Hey there, time traveller!
This article was published 20/2/2013 (1383 days ago), so information in it may no longer be current.
Sometimes a Saturday night at home looks a lot more inviting than going out, especially during the kind of deep freeze we've been having, but getting out of the house during the day doesn't seem quite so intimidating.
Brunch is an attractive (and less expensive) alternative to dinner, but although there are many brunches on Sunday, just try to find one on a Saturday. There are plenty of Asian choices, but the pickings are slim for a more traditional brunch.
One of the few and, fortunately, one of the best, can be found at Mise on both Saturday and Sunday, from 10 a.m. to 2 p.m. It's a polished little bijou of a room, with one dark grey wall hung with local artworks, and a wall of windows opposite that overlooks a patio in summer. The ambience is serene and smart, but comfortably casual.
You can have lunch if you wish (another rare Saturday/Sunday find) and I was briefly tempted by the curried chicken salad on cranberry bread, or the Italian sausage with roasted peppers and provolone on a baguette ($15.95 each, including two sides of chips, salad or soup). But it was brunch we were primed for -- a leisurely, sit-down, served-at-table brunch.
The menu isn't huge but the selections, which range in price from $7.95 to $17.95, are elegant and interesting. One terrific choice was the Mise Special Breakfast -- a puff pastry filled with mushrooms, bacon, cheddar and shirred egg yolks, baked under a fragile and beautiful meringue -- which was not only delicious, but so pretty it seemed almost a shame to destroy the structure by digging in.
Another winner was eggs Benedict, the bright yellow yolks perfectly runny, layered with flavourful back bacon, and cloaked in a rich hollandaise that was sheer perfection (there's also a vegetarian version with chimichurri sauce). Tender crepes -- generously filled with salmon, shrimp and scallops and topped by cheddar cheese -- might also have approached perfection if its cream sauce had more flavour.
There are no fruit juices or other la carte items, but most dishes come with a container of fresh, prime fruits. Most are also garnished by what the menu describes as wild rice hash -- erroneously (in our case, at least), since there were only token grains of wild rice among the potatoes, which would have been just as tasty totally on their own.
Other options include a spicy Italian sausage skillet with peppers, zucchini and onions; grilled Atlantic salmon with poached eggs and hollandaise; a New York steak with poached eggs and chimichurri and roasted red pepper purée. More spartan tastes can opt for just two eggs, any style, and, for sweeter teeth, there's fig and star anise French toast topped by sautéed bananas, whipped cream and candied pecans.
Service was attentive to start with, but elusive when the place filled up.
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A few blocks down Corydon and you're in another world. Nobody would ever describe Falafel Place as a polished little bijou. Actually it's the very antithesis -- a diner with no decor, and a decibel level that reduces conversation to a shout. Don't expect a leisurely meal -- the place is bustling and perennially packed, and you'd feel guilty if you kept your table while others are waiting for it.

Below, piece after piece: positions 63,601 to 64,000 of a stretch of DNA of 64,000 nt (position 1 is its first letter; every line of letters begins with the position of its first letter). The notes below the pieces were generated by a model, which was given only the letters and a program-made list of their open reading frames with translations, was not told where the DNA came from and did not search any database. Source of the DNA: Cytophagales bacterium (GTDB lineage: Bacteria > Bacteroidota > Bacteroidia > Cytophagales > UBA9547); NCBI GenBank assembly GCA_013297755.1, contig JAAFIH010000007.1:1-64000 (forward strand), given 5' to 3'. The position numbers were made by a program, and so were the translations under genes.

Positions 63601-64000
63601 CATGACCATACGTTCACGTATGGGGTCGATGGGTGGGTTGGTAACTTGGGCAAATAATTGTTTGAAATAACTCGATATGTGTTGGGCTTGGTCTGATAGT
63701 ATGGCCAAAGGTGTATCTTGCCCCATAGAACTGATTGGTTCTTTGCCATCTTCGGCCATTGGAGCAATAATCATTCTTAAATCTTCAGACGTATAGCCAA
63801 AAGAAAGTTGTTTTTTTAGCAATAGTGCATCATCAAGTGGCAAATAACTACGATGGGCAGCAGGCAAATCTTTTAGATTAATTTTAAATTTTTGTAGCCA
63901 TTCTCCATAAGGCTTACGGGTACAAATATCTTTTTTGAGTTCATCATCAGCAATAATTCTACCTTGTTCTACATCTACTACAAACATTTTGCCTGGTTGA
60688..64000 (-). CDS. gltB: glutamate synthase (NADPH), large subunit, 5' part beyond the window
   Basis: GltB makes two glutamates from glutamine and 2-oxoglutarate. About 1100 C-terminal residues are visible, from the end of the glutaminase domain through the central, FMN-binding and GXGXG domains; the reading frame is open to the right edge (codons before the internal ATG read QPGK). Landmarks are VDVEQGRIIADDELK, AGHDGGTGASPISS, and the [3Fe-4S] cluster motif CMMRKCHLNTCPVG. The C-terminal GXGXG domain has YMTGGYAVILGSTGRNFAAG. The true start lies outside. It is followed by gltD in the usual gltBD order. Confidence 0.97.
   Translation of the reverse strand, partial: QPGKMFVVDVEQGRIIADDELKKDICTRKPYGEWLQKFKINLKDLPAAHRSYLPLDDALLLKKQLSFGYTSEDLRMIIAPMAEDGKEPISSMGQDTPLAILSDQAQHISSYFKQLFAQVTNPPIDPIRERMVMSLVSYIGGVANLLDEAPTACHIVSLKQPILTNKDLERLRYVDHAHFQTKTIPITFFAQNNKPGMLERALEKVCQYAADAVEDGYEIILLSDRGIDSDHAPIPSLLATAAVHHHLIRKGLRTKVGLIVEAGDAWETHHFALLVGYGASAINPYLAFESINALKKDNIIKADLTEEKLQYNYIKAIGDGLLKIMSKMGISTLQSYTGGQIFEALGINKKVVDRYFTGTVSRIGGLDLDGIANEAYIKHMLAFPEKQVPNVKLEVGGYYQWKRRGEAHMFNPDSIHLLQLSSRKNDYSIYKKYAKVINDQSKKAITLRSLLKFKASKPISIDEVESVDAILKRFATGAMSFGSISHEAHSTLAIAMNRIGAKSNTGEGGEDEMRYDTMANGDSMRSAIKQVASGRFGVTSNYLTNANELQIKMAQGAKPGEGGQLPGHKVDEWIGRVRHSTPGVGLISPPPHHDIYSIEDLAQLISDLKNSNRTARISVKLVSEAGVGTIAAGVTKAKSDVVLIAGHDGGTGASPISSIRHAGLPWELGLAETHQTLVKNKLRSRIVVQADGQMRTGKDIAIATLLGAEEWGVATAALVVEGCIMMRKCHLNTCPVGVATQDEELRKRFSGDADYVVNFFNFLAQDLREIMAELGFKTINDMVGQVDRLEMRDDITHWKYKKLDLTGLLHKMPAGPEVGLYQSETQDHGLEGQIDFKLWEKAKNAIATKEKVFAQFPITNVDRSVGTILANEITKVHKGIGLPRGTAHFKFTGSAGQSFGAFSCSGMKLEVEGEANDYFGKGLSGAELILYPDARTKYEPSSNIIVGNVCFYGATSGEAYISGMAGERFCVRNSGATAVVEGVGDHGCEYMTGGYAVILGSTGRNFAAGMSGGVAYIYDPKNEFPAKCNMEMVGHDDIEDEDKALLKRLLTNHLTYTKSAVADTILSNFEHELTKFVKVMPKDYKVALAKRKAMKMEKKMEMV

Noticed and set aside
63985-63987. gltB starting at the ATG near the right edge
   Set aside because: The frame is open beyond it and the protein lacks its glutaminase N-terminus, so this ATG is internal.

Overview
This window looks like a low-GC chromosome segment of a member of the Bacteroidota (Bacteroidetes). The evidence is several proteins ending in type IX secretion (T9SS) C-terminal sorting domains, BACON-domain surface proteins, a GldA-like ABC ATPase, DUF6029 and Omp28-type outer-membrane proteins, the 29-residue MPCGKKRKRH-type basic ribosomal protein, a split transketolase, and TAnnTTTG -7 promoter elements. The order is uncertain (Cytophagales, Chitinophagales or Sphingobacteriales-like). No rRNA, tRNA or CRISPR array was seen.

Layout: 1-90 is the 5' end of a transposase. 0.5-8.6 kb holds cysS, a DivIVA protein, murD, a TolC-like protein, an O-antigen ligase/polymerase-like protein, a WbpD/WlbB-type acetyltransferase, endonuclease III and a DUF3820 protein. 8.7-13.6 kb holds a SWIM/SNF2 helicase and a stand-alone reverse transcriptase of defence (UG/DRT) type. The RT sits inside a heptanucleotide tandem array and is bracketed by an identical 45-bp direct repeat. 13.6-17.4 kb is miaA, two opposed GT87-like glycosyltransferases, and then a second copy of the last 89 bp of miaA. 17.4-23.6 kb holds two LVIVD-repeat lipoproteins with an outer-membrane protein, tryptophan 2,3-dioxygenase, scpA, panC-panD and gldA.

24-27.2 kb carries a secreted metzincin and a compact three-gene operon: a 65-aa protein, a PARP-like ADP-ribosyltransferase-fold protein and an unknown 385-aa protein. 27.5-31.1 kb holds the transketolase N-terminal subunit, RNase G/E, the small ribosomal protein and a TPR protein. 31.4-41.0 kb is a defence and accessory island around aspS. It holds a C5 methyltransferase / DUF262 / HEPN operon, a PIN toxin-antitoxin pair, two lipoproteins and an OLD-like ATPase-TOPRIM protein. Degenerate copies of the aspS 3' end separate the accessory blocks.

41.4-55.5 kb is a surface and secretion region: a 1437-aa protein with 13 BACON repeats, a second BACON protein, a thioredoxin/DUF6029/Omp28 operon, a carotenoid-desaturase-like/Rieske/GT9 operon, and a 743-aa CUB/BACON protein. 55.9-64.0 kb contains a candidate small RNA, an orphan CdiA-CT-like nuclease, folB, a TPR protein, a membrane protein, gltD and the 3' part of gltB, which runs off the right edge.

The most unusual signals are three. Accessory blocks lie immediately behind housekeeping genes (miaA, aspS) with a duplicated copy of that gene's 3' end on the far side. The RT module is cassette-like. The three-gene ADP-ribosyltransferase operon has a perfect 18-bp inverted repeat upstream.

But in its own way it's a gem. You can have brunch from 6:30 a.m. to 9 p.m. any day of the week, and if you can find a time between meals when it isn't full, good luck (I'm not sure there is such a time). But whenever you come the wait won't be long and the food -- part Middle Eastern, part East European, part classic deli -- will be copious, made from scratch and top-notch.
The breakfast platters cost from $6 to $9.50 for two eggs, with either a potato pancake or hash browns (both excellent) and toast. Most are augmented by the meat of your choice, not just the usual bacon, ham or sausage, but also salami, corned beef, tender and flavourful medallions of beef tenderloin, a lightly breaded chicken schnitzel, or (a personal favourite), the garlicky ground turkey burger. There are several kinds of hash -- corned beef, chicken or turkey -- for which the meat, eggs and hash browns are all mixed together (the eggs will be cooked separately if requested).
There are vegetarian, vegan and gluten-free choices as well. The fabulously fluffy (no, that's not an oxymoron) falafel are aromatic with hints of cumin and cilantro, and are served with tahini sauce and velvety hummus (for vegans, with vegetables instead of eggs, i.e. beets, eggplant or kohlrabi, possibly). And the blintzes are simply wonderful, bulging with smooth, vanilla-scented and slightly sweetened cottage cheese, served with jam and a dollop of sour cream.
Many of the items can be ordered la carte or in half portions. The orange and grapefruit juices are freshly squeezed, and there are six varieties of luscious house-made jams, as well as a moderately hot sauce for those who hunger for a dash of heat. And, as busy as the place is, the service is always friendly and phenomenally efficient.
To see the location of this restaurant as well as others reviewed in the Winnipeg Free Press, please see the map below or click here.
Restaurants marked with a red flag were rated between 0.5 to 2.5 stars; yellow flags mark those rated between 2.5 to 4 stars; and green flags mark those rated rated 4.5 to 5 stars. Locations marked with a yellow dot were not assigned a star rating.